Napoli's - 12th & Washington - the full menu

Napoli's - 12th & Washington - the full menu
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Thursday, February 19, 2015

Beth Mason and Terry Castellano vote down Hoboken's uptown wet weather pump

From the desk of Hoboken City Council President Ravi Bhalla:




COUNCIL MEMBERS RESPOND TO MASON AND CASTELLANO’S VOTE AGAINST FUNDING A WET WEATHER PUMP

On Wednesday night, due to the "no" votes of Council Members Theresa Castellano and Beth Mason, a flooding solution for western Hoboken was voted down. The city secured a low interest loan to fund a flood pump uptown near 11th Street, which would help alleviate flooding on the west side of town, near the Shop Rite, which has historically seen chronic flooding.

“Council Members Mason and Castellano voted to support this flooding solution on December 16,” said Councilman Peter Cunningham. “However, Wednesday night when it was time to fund the project, they’ve proven that they can only provide lip service to residents when it comes to flooding solutions.

“Even if the resolution passes eventually, I hope residents do not forget that Mason and Castellano took a stand against providing a sensible flooding solution funded through a low interest loan,” said Council President Ravinder Bhalla. “I don’t understand how these council members could in good conscience vote against a flooding solution that would improve the lives of so many residents.”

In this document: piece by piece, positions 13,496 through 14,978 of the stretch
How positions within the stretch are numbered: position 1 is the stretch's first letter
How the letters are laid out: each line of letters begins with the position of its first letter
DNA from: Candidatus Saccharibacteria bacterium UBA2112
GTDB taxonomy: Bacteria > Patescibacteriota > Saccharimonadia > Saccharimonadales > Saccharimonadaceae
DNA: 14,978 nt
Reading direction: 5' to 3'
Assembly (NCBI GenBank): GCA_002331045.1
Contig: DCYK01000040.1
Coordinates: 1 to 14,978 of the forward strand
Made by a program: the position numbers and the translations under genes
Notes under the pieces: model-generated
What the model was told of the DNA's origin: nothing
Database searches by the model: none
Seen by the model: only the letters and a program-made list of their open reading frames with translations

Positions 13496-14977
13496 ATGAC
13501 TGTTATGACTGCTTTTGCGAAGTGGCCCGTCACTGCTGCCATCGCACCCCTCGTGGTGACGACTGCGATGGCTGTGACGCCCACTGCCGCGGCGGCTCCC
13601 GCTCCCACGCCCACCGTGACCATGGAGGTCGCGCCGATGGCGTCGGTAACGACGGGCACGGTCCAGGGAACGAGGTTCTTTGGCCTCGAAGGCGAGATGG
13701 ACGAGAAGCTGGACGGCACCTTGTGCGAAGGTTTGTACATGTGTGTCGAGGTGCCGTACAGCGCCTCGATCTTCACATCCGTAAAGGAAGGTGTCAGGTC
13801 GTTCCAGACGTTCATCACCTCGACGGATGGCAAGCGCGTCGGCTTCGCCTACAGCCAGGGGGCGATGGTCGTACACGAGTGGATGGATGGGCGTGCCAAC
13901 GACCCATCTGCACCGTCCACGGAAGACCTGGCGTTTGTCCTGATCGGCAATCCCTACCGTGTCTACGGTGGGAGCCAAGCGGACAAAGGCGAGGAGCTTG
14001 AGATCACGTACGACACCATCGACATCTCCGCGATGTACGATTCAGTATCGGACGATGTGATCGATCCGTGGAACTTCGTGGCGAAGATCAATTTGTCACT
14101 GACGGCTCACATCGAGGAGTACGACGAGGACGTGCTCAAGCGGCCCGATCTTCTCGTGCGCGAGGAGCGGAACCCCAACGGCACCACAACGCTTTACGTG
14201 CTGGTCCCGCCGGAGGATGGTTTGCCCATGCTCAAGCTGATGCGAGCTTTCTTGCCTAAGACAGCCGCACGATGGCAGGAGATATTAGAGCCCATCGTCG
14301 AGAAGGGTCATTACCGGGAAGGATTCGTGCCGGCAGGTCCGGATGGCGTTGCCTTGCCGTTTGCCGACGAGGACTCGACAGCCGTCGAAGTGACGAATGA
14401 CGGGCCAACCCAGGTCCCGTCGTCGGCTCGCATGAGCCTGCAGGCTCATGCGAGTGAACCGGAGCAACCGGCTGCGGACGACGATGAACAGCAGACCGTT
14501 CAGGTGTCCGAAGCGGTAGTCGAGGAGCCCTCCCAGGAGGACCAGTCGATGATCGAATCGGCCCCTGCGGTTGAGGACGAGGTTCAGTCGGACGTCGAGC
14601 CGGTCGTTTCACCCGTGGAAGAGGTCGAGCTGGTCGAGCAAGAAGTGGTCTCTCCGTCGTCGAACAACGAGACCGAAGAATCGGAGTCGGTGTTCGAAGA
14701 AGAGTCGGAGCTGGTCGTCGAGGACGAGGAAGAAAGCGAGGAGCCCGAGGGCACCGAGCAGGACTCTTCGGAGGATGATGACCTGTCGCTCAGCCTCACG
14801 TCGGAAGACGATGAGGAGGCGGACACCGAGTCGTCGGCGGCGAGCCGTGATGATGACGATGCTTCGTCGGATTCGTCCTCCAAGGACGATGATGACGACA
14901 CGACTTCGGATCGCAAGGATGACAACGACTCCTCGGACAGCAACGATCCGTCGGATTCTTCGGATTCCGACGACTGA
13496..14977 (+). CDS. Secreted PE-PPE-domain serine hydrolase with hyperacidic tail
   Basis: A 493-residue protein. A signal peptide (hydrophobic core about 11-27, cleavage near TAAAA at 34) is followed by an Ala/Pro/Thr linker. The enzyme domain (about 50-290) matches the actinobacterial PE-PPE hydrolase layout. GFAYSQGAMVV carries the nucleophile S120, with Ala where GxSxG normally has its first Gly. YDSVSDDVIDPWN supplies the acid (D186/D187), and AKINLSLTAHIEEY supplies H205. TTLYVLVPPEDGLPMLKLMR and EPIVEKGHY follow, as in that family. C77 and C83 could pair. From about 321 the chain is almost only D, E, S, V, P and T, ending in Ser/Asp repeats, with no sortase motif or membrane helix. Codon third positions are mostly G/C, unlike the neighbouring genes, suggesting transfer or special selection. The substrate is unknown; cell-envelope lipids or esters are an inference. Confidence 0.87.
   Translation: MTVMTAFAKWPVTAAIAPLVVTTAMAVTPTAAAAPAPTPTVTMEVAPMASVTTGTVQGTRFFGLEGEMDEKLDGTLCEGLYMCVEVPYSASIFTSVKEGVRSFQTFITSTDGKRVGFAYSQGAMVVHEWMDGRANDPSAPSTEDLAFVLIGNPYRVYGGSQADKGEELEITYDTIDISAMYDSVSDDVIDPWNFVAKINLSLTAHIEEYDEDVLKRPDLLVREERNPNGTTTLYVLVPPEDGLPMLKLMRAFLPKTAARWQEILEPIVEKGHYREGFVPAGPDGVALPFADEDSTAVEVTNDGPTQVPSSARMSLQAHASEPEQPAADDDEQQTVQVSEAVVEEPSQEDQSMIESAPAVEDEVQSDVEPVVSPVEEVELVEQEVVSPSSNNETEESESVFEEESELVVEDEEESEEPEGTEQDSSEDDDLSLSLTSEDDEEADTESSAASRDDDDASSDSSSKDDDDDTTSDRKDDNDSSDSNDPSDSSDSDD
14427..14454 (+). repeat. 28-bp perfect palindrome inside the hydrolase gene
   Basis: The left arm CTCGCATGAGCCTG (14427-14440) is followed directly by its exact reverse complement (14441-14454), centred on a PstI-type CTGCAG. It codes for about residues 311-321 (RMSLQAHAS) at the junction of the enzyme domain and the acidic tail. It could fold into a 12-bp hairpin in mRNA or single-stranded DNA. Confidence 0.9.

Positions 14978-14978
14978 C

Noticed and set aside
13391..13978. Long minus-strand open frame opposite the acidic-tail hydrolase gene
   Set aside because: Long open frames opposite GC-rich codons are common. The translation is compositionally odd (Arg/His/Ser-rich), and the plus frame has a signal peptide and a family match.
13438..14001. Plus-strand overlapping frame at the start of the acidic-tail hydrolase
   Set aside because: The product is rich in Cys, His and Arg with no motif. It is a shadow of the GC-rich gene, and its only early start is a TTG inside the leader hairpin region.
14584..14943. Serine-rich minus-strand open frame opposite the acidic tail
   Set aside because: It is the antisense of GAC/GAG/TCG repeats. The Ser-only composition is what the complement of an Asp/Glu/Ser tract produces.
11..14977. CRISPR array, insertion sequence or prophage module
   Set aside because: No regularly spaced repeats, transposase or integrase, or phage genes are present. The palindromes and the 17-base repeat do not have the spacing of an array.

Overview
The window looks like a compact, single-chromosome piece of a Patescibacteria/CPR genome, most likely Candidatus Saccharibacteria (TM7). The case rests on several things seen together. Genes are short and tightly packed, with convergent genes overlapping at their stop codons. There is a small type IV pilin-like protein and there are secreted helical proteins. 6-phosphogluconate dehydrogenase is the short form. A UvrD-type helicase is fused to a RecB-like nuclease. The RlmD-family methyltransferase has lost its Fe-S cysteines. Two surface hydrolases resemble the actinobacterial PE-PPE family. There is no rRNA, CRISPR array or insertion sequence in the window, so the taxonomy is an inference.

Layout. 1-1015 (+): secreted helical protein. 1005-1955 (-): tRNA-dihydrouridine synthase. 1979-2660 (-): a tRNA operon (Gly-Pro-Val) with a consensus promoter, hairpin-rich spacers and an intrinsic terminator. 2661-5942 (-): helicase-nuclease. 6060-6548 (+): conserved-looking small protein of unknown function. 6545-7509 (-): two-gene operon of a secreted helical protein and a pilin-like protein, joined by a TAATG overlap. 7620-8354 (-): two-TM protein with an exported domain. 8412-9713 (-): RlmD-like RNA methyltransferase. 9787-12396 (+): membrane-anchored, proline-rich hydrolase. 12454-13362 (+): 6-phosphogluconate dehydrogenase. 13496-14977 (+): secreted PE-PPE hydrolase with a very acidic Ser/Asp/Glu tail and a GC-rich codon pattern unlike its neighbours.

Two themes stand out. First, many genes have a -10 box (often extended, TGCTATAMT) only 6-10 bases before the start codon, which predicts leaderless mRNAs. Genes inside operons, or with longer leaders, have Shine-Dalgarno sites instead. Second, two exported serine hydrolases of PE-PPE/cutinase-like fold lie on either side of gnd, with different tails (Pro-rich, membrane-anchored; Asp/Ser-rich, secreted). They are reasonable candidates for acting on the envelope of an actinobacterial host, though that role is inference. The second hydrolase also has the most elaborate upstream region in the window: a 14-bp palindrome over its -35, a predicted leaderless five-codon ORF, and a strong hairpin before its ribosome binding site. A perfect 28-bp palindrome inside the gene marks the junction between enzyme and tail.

“Actions speak louder than words,” Cunningham said. “And when residents still have to pump water out of their homes or wade through knee deep water after a storm, I hope they realize that these two council members voted against a sensible solution.”


Talking Ed Note: Six votes are required to approve a bond effort on the Hoboken City Council. Voting in the affirmative: Council members Peter Cunningham, Dave Mello, Jen Giattino, Jim Doyle and Council President Ravi Bhalla.

Beth Mason operative on efforts to save HUMC "They can really destroy the administration if they work things properly"

The following like MSV's exclusive February 17th story is compiled based on investigative reporting/analysis/opinion spanning years of MSV's coverage in Hoboken and attending hospital board meetings at HUMC. 

Emails contained here are part of the public record obtained in over two and a half years of civl litigation in the well known lawsuit against this MSV editor and a dozen or more Hoboken residents. The documents numbering in the area of 100,000 including electronic data are available to the public at Hudson Superior Court in the case: Bajardi v Pincus.

Part I

The shadowy world of Councilwoman Beth Mason's numerous political operatives operating in Hoboken is highlighted in the attached email exchanges of their efforts to undo and stop the eventual successful sale of Hoboken University Medical Center in late 2011.

Back in early 2011, many in Hoboken watched helplessly as Hoboken University Medical Center hemorrhaged losses in the millions and then tens of millions. Mayor Dawn Zimmer who took office in mid 2009 was herself unsure what was possible to save the more than 100 year old institution founded in 1863.